The Italian power market is expecting a decision from the Italian state council in the next few months on how renewable energy producers will pay for their imbalance charges.
Renewable energy producers previously had a total exemption on imbalance charges, but have had to pay for imbalances larger than 20% since the start of 2013.
“We are in favour of [renewables paying an unbalancing charge], as it exposes them to the market, making renewable energy management possible, otherwise renewables would tend to stay in the GME’s protected mechanism,” a source from an Italian utility said.
He added that some renewable sources, especially electricity from wind generation, are often not balanced, as “they are really hard to forecast”.
A source close to the matter told ICIS that the verdict should be published between mid-April and mid-June. The state council was unable to confirm the exact date of the judgement.
Renewable imbalance fees changed
In 2012, energy regulator AEEG ruled that renewable energy producers had to start participating to the system’s balancing ( see EDEM 9 July 2012 ). Renewable producers were charged on any imbalances greater than 20% of programmed output from 1 January 2013, with this threshold falling to 10% from 1 July, and disappearing altogether from the start of this year.
However, some renewables producers had said that the legislation was illegal, as it was discriminated against them in the market.
In June, Italy’s Regional Administrative Tribunal of Milan (TAR) ruled that imposing charges on wind power producers for imbalances was “discriminatory”, as generation from wind farms is too difficult to forecast.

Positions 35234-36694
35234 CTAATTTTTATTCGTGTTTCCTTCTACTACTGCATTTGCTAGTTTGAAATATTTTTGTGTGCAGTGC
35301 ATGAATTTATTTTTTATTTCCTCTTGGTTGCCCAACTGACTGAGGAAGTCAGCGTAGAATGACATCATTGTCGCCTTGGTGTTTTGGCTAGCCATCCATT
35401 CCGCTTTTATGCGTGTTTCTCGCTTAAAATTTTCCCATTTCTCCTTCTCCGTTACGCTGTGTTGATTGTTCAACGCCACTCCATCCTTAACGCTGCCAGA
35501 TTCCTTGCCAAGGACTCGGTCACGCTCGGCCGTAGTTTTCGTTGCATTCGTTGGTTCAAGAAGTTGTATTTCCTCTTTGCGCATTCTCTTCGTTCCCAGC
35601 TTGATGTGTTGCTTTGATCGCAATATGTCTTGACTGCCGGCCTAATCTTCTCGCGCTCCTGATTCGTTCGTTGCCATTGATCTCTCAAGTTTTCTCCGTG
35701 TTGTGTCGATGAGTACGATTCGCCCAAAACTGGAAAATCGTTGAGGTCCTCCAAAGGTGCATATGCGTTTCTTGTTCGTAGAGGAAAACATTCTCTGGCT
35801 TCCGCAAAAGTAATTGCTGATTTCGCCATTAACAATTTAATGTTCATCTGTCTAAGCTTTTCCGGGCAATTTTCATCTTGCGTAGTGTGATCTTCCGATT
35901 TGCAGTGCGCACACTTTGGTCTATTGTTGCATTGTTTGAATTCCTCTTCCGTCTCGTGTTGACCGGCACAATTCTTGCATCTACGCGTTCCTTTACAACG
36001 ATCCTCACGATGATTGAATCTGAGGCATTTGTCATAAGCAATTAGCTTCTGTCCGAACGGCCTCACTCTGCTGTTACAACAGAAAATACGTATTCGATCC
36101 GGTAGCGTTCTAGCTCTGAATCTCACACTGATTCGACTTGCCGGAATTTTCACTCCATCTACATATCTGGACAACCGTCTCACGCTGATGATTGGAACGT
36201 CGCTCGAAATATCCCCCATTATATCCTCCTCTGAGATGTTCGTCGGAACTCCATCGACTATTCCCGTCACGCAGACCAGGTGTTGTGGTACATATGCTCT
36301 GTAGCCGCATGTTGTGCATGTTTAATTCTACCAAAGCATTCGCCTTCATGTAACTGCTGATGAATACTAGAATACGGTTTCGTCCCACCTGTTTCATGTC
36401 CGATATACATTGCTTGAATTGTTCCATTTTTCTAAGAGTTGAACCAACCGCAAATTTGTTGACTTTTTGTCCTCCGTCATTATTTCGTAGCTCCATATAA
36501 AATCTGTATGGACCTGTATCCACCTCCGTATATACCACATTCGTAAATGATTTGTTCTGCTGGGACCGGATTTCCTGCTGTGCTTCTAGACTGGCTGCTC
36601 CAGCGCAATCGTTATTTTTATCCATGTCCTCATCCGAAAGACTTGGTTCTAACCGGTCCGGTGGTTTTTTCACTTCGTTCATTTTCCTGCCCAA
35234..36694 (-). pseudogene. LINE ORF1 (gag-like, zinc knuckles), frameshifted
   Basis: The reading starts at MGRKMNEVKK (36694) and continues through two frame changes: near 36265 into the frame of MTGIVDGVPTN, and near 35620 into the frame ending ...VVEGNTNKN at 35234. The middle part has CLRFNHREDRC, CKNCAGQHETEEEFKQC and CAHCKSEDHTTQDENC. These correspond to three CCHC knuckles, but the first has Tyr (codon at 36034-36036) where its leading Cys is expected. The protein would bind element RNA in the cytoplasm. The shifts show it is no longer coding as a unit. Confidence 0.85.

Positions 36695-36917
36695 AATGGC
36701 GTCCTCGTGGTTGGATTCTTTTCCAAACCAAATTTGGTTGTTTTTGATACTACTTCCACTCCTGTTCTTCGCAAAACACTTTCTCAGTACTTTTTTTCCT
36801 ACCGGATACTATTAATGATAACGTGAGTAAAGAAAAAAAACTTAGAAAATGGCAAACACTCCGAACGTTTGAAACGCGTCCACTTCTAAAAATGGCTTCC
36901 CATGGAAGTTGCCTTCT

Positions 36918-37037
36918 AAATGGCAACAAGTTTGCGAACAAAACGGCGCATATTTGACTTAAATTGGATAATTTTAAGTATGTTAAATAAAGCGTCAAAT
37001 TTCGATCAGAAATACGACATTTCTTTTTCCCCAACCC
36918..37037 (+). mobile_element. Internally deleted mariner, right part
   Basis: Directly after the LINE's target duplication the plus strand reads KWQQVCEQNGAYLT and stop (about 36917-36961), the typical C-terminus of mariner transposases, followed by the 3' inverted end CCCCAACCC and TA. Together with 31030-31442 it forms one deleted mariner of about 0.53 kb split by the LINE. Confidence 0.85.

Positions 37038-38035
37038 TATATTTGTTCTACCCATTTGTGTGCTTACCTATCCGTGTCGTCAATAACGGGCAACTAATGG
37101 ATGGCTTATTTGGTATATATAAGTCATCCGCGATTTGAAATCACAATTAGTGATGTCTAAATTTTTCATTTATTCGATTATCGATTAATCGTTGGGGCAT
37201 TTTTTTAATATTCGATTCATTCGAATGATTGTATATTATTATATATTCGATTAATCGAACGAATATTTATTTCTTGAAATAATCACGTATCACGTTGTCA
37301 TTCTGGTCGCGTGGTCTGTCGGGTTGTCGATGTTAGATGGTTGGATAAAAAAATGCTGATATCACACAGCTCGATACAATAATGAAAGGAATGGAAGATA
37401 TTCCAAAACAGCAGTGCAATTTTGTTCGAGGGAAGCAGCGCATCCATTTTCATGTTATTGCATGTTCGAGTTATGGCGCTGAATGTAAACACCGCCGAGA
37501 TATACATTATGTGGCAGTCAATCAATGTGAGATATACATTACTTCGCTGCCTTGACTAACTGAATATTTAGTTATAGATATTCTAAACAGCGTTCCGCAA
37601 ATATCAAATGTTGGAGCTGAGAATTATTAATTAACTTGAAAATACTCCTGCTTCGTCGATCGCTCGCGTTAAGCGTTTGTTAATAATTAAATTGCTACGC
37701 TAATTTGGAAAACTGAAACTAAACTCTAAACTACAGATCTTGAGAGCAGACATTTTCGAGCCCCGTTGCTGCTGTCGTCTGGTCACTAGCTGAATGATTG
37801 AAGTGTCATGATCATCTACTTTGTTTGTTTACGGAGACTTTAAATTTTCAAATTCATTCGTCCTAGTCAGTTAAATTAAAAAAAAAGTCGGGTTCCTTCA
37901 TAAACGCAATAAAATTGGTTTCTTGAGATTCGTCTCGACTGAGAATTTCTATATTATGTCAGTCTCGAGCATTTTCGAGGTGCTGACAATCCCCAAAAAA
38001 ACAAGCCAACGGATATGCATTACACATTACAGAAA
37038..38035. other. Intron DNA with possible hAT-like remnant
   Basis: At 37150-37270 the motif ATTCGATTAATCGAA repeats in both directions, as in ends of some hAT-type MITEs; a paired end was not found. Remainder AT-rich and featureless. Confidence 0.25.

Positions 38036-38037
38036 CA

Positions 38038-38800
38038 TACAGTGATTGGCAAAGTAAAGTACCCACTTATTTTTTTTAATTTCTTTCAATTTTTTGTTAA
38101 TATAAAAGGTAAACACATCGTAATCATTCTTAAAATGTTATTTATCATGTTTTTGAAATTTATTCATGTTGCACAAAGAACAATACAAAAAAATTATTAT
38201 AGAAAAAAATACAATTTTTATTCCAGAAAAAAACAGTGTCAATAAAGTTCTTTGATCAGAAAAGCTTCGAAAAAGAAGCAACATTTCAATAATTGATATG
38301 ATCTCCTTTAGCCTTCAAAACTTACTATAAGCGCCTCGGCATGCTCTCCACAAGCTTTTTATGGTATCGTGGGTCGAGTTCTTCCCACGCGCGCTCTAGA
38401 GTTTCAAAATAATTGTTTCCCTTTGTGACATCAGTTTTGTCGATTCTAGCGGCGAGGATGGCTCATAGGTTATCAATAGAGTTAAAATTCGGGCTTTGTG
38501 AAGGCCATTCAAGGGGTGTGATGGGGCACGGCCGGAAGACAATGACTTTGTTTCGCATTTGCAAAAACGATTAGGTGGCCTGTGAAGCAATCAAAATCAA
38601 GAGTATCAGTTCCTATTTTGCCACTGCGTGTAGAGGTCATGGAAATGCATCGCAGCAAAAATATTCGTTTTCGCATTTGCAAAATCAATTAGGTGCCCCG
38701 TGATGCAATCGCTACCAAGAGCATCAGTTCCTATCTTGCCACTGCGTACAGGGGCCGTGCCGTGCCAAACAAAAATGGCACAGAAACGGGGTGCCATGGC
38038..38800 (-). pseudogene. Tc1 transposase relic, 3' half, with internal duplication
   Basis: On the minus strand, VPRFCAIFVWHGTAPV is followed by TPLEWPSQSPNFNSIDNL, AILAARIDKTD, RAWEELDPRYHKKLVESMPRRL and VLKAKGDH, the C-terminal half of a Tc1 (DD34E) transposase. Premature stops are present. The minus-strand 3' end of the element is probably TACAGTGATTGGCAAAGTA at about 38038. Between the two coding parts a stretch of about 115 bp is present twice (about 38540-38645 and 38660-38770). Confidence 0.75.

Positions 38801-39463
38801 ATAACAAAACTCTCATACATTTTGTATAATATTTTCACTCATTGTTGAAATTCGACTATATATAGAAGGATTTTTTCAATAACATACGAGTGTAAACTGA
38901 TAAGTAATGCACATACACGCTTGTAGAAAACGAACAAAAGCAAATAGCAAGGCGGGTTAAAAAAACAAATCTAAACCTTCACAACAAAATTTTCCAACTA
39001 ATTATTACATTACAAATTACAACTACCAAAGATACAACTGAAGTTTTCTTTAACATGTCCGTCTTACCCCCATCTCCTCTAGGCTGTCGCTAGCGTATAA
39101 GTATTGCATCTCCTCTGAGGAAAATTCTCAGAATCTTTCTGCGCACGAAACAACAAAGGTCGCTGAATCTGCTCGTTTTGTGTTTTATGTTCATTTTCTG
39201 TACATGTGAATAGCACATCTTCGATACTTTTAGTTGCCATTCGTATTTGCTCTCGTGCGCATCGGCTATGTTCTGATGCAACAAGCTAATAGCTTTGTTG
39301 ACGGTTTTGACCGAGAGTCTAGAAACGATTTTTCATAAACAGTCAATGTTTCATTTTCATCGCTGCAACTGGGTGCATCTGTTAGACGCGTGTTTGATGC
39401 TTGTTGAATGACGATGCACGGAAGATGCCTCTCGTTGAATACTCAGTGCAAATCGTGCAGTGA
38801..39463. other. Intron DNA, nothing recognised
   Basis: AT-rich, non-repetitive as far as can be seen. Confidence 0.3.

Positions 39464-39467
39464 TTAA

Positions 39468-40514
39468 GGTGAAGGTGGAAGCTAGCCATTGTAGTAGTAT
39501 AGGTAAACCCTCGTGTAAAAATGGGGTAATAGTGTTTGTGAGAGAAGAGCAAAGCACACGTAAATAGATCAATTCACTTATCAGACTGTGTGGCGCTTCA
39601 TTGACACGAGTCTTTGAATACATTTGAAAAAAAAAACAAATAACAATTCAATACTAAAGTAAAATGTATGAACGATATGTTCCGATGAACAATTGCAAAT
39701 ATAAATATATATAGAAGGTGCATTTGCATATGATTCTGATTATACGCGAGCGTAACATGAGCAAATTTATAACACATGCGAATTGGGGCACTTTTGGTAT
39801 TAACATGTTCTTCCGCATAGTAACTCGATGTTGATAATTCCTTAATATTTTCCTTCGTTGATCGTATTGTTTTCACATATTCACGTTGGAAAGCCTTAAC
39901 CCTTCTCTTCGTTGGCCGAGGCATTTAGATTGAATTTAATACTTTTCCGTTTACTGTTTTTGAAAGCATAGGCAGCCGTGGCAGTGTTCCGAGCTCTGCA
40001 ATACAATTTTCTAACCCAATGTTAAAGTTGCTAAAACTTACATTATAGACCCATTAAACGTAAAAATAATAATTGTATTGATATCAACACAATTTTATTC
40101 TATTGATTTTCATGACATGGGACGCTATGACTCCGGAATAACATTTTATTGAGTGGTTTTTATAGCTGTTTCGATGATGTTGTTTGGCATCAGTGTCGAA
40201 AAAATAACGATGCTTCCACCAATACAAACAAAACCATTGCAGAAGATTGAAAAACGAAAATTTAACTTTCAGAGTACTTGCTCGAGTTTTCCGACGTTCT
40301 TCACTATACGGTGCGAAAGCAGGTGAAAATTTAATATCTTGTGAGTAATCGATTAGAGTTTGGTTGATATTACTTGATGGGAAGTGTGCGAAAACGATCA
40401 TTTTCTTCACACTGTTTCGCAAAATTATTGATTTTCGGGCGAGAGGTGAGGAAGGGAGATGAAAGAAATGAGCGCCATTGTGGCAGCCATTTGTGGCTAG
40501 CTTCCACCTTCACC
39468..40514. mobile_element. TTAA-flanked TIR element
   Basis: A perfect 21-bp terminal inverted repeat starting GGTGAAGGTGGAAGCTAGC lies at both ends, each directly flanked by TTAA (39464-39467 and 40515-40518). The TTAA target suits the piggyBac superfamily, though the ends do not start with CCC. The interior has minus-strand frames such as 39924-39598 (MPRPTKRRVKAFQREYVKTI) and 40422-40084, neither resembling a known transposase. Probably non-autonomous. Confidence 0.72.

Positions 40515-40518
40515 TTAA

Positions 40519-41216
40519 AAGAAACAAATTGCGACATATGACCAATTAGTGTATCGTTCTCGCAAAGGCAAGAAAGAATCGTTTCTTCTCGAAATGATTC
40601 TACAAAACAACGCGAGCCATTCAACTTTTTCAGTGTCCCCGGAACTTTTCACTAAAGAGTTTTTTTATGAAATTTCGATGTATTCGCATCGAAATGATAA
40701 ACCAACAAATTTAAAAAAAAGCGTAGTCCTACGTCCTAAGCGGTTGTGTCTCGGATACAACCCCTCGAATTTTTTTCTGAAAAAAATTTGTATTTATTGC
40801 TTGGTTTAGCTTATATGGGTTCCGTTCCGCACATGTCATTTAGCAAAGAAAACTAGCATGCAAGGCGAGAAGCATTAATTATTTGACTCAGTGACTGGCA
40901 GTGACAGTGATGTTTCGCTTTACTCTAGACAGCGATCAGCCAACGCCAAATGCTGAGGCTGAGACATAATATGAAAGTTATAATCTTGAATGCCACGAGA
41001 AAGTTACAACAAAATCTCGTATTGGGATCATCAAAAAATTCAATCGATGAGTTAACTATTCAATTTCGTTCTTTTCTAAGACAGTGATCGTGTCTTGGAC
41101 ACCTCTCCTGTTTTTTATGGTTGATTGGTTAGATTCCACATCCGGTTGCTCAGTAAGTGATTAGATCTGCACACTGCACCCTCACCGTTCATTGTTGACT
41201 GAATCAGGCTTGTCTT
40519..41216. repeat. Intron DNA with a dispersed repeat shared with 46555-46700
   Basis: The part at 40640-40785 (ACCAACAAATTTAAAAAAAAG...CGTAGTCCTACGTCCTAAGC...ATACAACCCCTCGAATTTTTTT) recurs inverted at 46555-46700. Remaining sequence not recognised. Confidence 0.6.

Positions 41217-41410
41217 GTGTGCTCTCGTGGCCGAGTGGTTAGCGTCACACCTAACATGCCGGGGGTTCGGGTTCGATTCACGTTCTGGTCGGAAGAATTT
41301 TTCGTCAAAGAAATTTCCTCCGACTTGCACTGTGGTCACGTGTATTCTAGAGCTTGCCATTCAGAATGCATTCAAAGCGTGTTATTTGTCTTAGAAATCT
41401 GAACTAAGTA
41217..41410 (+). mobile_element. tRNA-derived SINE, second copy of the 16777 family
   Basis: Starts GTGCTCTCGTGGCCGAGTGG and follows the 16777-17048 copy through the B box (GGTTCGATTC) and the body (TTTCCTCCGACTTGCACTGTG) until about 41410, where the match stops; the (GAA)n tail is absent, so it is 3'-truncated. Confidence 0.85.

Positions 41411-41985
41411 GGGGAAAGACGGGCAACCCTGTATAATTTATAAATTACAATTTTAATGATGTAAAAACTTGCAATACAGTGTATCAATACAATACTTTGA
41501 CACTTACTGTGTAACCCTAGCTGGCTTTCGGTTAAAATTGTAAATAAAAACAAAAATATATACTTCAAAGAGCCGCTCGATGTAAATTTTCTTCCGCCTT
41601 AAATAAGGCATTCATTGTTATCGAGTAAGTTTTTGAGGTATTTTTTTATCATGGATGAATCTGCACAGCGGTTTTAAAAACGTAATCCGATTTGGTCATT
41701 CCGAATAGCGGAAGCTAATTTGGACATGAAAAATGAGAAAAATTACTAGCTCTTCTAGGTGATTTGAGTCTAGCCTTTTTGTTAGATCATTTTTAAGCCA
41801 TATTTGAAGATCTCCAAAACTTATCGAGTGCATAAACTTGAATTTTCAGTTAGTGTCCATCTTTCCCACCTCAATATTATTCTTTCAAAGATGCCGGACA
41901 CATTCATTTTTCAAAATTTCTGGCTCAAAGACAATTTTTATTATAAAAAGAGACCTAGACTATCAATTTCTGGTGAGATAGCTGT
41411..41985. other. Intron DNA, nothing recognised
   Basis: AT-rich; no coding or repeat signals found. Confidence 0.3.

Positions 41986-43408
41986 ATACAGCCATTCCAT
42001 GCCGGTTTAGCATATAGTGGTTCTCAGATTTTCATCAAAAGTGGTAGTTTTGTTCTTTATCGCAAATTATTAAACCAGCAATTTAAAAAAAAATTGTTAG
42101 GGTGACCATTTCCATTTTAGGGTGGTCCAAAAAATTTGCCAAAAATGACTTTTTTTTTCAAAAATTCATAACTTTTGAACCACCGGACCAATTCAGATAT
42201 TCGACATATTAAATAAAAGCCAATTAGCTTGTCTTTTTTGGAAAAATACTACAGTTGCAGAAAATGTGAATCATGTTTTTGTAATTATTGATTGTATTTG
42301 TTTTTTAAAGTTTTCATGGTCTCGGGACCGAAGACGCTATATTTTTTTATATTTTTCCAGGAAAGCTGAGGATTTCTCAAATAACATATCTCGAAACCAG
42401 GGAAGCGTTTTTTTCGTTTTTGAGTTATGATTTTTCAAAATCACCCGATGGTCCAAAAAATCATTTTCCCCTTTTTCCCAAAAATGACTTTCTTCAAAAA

The tribunal cancelled AEEG’s resolution 821, which required renewable plants to pay a significant charge to the Italian fund for renewable energy for failing to forecast their generation properly ( see EDEM 25 June 2013 ).
“TAR did not disagree with the principle that renewables need to pay imbalance charges, but with the value of the payment, as the AEEG mechanism does not take into account sufficiently the particularity of renewable sorces,” the source from the utility said.
Following the ruling from TAR, AEEG asked the state council for a judgement, which held a hearing in March. Meanwhile, renewable producers are only charged for imbalances of greater than 20%.
System-wide imbalance changes
AEEG is revising imbalance charges for all the other energy sources. Last August, the regulator launched a consultation on a proposal to change imbalance charges from the current zonal system to a nodal system ( see EDEM 12 August 2013 ). However, operators wanted to see the potential impact on the market of the proposed mechanism.
AEEG then told Terna to make the detailed rules and put them under consultation, while running simulations. However, AEEG and Terna are waiting to propose a new mechanism to test it together with new products for the dispatch system.
A proposal on this topic is expected by the end of the year, one source said. Matilde Mereghetti